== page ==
Welcome to Rainbows at the Crossroads. I am Katarina Dunbar. I will be one of narrators on this journey.
I often use the shorter forms of my name–Kit, Kat or Katie–since Katarina is a little too exotic for most Americans. Still, sometimes it is much more appropriate. I turned seventy years old in 2017 which means I have lived for seven decades–ones of rapid change. I find my knowledge increasingly relevant.
Over decades I recorded in journals my perceptions when they were happening. Now I have taken to reviewing these journal entries, contrasting these “eye-witness” accounts with my memories.
Were events fated?
Is there some Universal Intelligence calling the shots?
How did “free will” fit in?
These concerns underlie Rainbows at the Crossroads. My investigative nature (which I call Lily Greenwood) rules as I am constantly fascinated by the “what, why, who, when and where questions.”
A bit of my bio:
I was born right after World War Two, one of the earliest baby boomers. My family lived in Veteran’s housing until 1952 when we moved to a suburb of Cleveland, Ohio called Appletown when I was four years old . A major turning point for both me and my parents. I graduated from high school in 1965.
The shifting sands of the 1950s and 1960s changed the direction of so many lives, mine included. From time to time, I will share with you my personal insights about these formative years for me and for our society, as well as what I have discovered about a wide ranging set of concerns.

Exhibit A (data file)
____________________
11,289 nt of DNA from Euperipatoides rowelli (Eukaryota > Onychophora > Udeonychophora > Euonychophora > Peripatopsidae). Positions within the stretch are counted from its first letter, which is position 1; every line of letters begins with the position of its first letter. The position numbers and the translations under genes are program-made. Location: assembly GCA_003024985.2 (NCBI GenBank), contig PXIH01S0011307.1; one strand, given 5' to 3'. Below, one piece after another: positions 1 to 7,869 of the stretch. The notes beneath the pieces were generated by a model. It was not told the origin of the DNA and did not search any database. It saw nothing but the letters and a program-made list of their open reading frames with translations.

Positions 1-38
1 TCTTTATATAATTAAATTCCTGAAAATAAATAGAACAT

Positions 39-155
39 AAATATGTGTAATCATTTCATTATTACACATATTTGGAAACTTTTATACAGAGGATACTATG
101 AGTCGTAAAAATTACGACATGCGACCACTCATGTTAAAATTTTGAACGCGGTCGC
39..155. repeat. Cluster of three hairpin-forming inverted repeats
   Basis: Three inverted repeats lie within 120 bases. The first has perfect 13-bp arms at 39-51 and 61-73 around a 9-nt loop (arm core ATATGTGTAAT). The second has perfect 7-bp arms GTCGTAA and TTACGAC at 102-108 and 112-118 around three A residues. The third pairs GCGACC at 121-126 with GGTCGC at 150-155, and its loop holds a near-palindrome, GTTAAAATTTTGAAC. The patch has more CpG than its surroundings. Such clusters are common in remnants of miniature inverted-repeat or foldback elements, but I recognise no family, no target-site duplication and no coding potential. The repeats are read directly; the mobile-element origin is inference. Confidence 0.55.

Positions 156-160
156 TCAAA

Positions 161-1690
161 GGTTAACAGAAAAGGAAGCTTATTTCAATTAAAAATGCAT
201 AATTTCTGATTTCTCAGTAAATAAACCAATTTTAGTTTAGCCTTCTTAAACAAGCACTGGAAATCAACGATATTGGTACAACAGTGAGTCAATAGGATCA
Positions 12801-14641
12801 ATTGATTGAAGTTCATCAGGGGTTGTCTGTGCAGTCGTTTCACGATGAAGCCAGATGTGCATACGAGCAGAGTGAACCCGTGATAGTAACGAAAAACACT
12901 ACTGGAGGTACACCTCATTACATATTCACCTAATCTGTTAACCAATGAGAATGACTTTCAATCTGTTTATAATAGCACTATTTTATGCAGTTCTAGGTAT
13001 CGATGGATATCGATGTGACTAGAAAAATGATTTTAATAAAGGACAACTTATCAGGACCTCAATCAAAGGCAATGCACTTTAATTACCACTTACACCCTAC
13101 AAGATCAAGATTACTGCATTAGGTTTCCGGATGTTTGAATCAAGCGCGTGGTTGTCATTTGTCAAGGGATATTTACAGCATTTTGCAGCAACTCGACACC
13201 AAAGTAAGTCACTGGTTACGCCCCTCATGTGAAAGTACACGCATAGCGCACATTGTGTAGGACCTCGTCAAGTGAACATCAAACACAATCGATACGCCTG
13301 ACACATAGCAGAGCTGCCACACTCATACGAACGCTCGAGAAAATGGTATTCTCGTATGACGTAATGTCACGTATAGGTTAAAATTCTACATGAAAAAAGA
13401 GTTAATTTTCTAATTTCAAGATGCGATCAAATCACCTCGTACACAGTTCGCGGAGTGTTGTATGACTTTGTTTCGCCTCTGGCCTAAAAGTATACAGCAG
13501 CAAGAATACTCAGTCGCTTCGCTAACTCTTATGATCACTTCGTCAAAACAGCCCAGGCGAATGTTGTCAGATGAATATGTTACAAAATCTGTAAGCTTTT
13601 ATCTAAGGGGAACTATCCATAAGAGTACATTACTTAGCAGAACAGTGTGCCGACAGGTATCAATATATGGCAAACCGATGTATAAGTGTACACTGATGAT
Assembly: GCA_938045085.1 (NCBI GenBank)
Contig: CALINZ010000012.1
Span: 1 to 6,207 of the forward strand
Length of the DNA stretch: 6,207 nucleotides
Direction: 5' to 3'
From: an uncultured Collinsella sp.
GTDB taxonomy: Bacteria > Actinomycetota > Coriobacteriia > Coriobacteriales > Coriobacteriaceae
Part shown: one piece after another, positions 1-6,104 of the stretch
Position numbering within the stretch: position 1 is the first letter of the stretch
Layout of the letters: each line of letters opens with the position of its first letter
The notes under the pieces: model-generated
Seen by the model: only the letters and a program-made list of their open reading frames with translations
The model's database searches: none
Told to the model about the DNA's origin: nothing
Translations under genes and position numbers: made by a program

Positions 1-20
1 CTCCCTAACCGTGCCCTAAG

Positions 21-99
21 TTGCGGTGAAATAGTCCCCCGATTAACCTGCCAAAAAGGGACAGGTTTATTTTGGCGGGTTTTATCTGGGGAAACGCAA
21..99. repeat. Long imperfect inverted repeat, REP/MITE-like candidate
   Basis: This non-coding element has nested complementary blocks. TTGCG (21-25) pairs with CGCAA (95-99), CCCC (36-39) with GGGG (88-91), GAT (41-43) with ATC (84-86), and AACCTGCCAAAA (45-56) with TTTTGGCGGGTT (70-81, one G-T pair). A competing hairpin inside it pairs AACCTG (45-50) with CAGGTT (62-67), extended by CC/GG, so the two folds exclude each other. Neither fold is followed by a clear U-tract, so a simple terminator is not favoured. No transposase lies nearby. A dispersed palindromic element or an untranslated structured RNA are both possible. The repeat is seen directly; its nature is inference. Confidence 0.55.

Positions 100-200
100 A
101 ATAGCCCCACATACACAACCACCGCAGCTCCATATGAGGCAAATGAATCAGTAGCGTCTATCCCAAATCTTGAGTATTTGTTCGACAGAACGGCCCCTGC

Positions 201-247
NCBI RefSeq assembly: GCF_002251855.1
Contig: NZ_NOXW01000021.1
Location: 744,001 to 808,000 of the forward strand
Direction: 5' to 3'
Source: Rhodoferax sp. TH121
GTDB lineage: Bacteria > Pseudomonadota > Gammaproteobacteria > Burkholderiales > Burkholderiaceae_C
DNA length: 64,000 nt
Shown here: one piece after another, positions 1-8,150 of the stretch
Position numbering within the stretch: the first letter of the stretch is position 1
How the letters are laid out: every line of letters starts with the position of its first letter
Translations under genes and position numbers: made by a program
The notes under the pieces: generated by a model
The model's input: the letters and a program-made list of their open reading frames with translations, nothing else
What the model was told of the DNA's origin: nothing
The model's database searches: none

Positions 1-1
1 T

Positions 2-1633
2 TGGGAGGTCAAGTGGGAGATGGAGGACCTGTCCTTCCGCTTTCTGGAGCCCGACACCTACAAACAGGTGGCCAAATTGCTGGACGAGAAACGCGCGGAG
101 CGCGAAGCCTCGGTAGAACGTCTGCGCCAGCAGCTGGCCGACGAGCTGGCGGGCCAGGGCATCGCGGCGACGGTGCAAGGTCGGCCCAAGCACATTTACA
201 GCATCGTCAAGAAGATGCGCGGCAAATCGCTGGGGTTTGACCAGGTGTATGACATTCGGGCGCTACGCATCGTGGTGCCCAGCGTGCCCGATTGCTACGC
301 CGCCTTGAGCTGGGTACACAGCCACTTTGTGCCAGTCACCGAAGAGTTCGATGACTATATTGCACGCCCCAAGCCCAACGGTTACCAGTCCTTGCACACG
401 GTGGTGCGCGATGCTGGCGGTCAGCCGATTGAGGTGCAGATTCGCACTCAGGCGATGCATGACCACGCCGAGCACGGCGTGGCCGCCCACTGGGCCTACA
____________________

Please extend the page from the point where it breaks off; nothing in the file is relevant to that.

I spent my adult years in California, being drawn by the Summer of Love and the Ocean.
What I discovered was so much more. Dancing on the Edge of the World contains multiple perspectives on this American icon believed by some to have been named after the goddess Calafia, as I and others who have been my companions and acquaintances have experienced Her.
My mother Dorothy documented much of what she was feeling in 1936 through 1945, the years after she attended college and when she was becoming a psychiatrist. A series of letters exchanged between she and my father Steven written during the first few months of their relationship shed considerable light on who they were.
I found these in a trunk when I revisited the home where I grew up when my dad, Steven, was dying. I include the details from these in Birthday Club Wisdom.
Both Dorothy and Steven were keenly aware of the social realities in which they lived, reading influential books. The ideas expressed in these were woven into their passionate letters. Of course, these statements mean a lot to me personally.
This correspondence reveals quite a bit about the choices made by previous generations and how these influence contemporary circumstances.
During the Roundtables you will hear from many other fascinating people I have been lucky enough to encounter. Conversations with Dale Sheridan, my co-narrator, have been so helpful to both of us over these many turbulent and fascinating years we have replicated some key ones for you.
It is my hope that as you navigate through this treasure trove of meanderings, you will recall your own special encounters with others and uncover jewels from your past and seeds for your future.